Like most historical figures that interest me, I was first introduced to Lucrezia Borgia and her awesome, psychotic family through historic fiction. In high school I read The Borgia Bride by Jean Kalogridis, which was told from the perspective of Lucrezia’s sister-in-law, Sancha of Aragon. It was awesome (and, as I now know from reading this book, pretty accurate) for several reasons: first, lots of sex, which to a fifteen-year-old is a great recommendation in itself; second, it was full of poisonings, backstabbing both figurative and literal (I recall that Sancha carried a dagger in her gown and used it several times), political intrigue, and general skullduggery. Also the author decided that, yes, the rumors were true and Lucrezia was sleeping with both her father and her brother Cesare, so there was that additional bit of escandalo. It was an awesome read, is what I’m saying, and when I saw this in a bookstore I decided to buy it on a whim and find out more about the real Lucrezia Borgia.
“Among the most famous women to have lived, Cleopatra VII ruled Egypt for twenty-two years. She lost a kingdom once, regained it, nearly lost it again, amassed an empire, lost it all. A goddess as a child, a queen at eighteen, a celebrity soon thereafter, she was an object of speculation and veneration, gossip and legend, even in her own time. At the height of her power she controlled virtually the entire eastern Mediterranean coast, the last great kingdom of any Egyptian ruler. For a fleeting moment she held the fate of the Western world in her hands…She has lodged herself in our imaginations ever since. Many people have spoken for her, including the greatest playwrights and poets; we have been putting words into her mouth for two thousand years. In one of the busiest afterlives in history, she has gone on to become an asteroid, a video game, a cliche, a cigarette, a slot machine, a strip club, a synonym for Elizabeth Taylor. Shakespeare attested to Cleopatra’s infinite variety. He had no idea.”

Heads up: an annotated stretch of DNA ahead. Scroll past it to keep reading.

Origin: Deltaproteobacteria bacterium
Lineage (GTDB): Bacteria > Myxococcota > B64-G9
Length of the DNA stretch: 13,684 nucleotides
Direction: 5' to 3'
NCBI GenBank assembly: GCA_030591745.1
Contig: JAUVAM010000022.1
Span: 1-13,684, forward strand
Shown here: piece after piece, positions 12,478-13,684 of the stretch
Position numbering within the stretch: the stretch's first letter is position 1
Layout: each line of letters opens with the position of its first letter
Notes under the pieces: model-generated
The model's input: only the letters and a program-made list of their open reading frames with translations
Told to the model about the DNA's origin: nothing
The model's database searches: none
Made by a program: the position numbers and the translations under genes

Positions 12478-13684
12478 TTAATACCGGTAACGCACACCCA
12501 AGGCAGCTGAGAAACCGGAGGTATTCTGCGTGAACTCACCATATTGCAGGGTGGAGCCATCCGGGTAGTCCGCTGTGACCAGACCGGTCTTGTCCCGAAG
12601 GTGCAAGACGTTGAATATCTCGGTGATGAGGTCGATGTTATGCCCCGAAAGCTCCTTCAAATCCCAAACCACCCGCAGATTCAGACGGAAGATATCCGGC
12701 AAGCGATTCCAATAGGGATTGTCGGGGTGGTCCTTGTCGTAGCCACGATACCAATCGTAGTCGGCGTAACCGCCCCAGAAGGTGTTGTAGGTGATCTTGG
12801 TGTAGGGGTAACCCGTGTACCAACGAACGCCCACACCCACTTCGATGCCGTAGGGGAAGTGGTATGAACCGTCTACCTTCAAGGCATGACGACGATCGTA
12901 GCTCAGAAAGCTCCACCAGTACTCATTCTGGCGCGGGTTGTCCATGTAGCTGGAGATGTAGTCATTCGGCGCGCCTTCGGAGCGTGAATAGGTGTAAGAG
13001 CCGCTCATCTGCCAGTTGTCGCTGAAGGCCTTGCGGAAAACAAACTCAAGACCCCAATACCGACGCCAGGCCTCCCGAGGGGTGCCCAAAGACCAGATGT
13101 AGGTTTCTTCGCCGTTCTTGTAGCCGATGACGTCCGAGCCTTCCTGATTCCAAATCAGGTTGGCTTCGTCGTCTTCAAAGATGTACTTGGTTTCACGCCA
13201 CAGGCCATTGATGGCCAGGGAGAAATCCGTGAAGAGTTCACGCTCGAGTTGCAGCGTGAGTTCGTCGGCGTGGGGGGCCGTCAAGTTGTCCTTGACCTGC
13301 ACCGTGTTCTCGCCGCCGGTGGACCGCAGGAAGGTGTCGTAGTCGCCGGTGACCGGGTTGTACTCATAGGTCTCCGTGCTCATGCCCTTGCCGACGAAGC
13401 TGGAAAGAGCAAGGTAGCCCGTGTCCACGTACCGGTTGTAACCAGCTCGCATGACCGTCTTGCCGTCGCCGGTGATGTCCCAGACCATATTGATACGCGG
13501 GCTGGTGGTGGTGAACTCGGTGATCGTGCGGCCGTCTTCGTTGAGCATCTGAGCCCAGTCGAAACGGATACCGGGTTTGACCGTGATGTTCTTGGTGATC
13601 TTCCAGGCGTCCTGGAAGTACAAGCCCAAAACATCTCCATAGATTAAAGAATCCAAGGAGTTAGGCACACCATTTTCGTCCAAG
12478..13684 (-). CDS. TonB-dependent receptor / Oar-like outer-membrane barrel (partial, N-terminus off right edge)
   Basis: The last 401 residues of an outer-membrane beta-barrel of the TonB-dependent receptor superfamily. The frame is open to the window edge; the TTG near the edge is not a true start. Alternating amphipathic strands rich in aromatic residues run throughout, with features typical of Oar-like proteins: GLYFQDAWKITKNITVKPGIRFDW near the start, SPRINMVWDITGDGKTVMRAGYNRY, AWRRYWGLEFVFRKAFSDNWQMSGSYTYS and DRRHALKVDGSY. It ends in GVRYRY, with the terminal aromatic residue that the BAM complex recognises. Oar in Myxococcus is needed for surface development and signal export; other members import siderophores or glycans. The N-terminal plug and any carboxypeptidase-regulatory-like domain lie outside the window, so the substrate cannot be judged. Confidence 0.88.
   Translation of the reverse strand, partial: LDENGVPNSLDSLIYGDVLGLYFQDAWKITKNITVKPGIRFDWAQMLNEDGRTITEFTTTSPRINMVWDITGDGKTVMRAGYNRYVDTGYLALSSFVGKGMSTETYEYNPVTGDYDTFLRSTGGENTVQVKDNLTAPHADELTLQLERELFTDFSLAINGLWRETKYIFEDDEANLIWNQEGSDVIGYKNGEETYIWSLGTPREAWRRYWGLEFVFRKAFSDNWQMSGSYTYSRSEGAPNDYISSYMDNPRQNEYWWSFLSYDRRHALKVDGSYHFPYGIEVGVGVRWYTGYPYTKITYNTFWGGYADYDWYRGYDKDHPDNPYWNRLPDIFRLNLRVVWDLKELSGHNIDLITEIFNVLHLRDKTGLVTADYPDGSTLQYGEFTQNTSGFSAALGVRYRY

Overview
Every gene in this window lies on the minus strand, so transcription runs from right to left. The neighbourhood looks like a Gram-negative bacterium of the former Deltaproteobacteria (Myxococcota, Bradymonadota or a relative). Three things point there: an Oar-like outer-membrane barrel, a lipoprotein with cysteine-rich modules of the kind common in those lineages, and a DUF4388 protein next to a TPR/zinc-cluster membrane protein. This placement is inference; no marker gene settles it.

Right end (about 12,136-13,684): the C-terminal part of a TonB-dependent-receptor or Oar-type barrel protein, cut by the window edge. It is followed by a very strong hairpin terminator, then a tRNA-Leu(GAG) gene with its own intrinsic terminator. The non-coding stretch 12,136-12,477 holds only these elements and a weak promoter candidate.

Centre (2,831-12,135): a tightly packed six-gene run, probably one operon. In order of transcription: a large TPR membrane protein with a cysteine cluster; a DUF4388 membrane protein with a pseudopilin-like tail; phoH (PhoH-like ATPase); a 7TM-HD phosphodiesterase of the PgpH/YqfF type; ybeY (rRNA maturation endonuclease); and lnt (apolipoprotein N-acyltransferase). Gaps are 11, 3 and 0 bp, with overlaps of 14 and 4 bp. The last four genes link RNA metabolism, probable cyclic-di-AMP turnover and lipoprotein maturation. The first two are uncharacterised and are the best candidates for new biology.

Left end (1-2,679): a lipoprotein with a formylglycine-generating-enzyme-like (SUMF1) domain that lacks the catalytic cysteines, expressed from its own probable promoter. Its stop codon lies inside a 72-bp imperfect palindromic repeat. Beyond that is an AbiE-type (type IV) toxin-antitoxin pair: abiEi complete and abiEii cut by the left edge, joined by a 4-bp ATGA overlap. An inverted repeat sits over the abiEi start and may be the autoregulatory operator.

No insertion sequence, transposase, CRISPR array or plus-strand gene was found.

For some reason, I expected this book to be historic fiction when I started it. So I was pleasantly surprised to find that it’s actually a well-researched, completely factual account of John Singer Sargent, the woman known as Madame X, and the scandal caused by a fallen strap.
In the late 1800s, John Singer Sargent submitted a portrait of Amelie Gautreau, a beautiful Parisian socialite, to the annual Paris Salon. The painting showed Amelie standing at a table wearing a slinky black dress and looking to her left. The left strap of her dress had fallen off her shoulder, while the right one stayed in place. When the Salon visitors saw this painting (displayed amongst works depicting full-frontal nudity) they went absolutely batshit crazy over the impropriety of it all. Sargent was forced to repaint the portrait with the strap in place, but the damage was done: Amelie’s reputation was permanently ruined, and Sargent’s career was never the same.
Davis’s book explores the personal histories of Amelie, Sargent, and their respective families, as well as Sargent’s career and Amelie’s rise and fall in Parisian society. All of it is fascinating, although admittedly I could’ve done without the personal histories of Amelie’s grandparents and everyone Sargent painted. That being said, they were all fascinating people and I still liked reading about them, although the book would’ve been just as good without their stories.
Verdict: four out of five stars